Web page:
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Technical Paper

MPI Air/Fuel Mixing for Gaseous and Liquid LPG

This paper presents a parametric, experimental study of the performance of gas and liquid propane injection in a spark ignition, multi-point port injected (MPI) engine. An inline, six cylinder engine is used over a wide range of speeds and torques, and the air/fuel ratio, compression ratio and injection timing are all varied. The engine was mapped at the standard compression ratio of 9.65:1 with the original, gasoline MPI system, propane gas MPI, and single point, throttle body, propane gas injection. Gas and liquid propane MPI are then tested at a compression ratio of 11.7:1. Contour plots of thermodynamic efficiency and the specific emissions of HC, NOx, CO2 and CO over the torque/speed range are presented and compared. The results show significant differences in performance between gas and liquid propane MPI injection, as well as the MPI and throttle body gas injection.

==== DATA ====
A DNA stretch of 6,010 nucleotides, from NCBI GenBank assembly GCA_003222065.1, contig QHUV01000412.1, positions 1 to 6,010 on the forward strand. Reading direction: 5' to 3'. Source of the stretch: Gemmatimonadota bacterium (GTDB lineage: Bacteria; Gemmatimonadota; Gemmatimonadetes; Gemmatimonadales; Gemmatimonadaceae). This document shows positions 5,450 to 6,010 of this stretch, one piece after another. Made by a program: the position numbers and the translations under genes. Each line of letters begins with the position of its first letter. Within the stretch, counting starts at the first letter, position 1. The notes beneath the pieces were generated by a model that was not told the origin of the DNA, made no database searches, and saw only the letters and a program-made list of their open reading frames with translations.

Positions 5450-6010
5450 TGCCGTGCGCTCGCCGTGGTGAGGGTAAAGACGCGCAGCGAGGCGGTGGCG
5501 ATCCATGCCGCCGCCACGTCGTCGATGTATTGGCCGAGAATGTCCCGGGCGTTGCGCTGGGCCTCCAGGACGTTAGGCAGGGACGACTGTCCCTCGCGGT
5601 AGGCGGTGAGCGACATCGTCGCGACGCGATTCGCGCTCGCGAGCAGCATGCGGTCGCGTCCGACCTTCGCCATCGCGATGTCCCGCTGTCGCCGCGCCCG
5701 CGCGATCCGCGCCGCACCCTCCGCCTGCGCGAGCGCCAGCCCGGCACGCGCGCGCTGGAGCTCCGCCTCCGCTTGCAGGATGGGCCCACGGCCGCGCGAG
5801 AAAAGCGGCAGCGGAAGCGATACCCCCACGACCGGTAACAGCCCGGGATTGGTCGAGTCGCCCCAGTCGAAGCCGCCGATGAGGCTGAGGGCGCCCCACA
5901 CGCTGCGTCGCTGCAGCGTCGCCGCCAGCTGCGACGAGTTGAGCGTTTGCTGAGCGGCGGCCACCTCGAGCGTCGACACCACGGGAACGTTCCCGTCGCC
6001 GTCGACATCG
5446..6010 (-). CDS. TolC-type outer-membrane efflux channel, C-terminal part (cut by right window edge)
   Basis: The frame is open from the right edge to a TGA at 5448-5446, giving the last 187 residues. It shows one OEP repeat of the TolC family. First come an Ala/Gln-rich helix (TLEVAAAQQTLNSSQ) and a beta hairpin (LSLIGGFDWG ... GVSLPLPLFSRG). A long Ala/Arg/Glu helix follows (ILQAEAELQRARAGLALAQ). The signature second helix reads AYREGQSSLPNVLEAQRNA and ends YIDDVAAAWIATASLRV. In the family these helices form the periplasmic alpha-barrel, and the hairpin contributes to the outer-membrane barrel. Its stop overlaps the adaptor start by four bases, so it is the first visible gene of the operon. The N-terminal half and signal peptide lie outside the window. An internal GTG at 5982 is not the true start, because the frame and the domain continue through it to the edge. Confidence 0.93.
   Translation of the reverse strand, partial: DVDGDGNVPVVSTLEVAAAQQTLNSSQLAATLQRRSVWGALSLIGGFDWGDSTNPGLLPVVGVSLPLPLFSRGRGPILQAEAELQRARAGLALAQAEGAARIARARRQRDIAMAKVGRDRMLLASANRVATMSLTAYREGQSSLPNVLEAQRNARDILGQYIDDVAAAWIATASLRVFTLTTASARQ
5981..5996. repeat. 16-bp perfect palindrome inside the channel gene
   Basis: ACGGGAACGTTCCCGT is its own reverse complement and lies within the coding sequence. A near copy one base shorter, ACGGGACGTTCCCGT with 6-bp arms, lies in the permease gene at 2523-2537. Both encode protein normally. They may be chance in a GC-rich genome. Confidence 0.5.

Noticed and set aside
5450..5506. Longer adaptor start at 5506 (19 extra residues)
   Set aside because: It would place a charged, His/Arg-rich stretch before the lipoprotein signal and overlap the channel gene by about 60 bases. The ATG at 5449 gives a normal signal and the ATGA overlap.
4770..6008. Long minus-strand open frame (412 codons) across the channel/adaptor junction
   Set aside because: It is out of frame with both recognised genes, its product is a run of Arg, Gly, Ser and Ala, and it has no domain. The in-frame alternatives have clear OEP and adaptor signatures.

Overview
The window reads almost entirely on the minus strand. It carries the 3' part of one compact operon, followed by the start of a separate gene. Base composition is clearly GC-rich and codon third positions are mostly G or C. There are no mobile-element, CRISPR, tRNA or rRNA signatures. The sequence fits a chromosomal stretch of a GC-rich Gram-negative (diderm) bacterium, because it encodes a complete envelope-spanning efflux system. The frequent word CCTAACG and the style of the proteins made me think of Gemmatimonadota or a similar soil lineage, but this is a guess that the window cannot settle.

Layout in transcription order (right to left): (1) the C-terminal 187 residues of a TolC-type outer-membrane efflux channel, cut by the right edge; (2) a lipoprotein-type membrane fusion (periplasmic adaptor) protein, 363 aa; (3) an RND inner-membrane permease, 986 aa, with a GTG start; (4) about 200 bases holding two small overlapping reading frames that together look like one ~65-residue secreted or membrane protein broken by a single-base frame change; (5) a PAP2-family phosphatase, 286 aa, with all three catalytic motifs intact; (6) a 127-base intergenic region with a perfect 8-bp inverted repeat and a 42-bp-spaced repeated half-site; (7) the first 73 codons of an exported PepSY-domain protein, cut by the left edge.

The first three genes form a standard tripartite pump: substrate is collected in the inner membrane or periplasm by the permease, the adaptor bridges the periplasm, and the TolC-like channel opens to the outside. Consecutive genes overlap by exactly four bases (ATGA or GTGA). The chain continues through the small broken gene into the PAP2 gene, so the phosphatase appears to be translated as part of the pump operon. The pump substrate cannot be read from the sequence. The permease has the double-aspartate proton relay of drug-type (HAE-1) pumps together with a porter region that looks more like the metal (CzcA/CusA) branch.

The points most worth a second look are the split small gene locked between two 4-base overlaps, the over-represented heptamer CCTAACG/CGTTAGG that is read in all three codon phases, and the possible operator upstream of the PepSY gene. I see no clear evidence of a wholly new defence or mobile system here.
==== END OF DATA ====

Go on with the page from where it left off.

Technical Paper

Opportunities for making LPG a clean and low greenhouse emission fuel

It is shown that LPG has the potential to be a main stream fuel because of its low particulate emissions and low greenhouse emission potential. The experimental study reported is directed at minimising the cost of LPG optimised engines through the use of gas phase, throttle body injection in an engine with 11.7 compression ratio up from 9.65 of the base gasoline engine. The advantages of throttle body injection, guided by CFD studies, are extension of the lean limit to lambda 1.6, where NOx is low enough to meet Euro4 emission standards without a reducing catalyst, as deduced from bench test results. Comparison is also made between throttle body and both liquid and gas phase multipoint port injection. Differences in the method of mixing significantly affect engine performance. Notable improvements in emissions and thermal efficiencies were achieved when compared with gasoline, eg.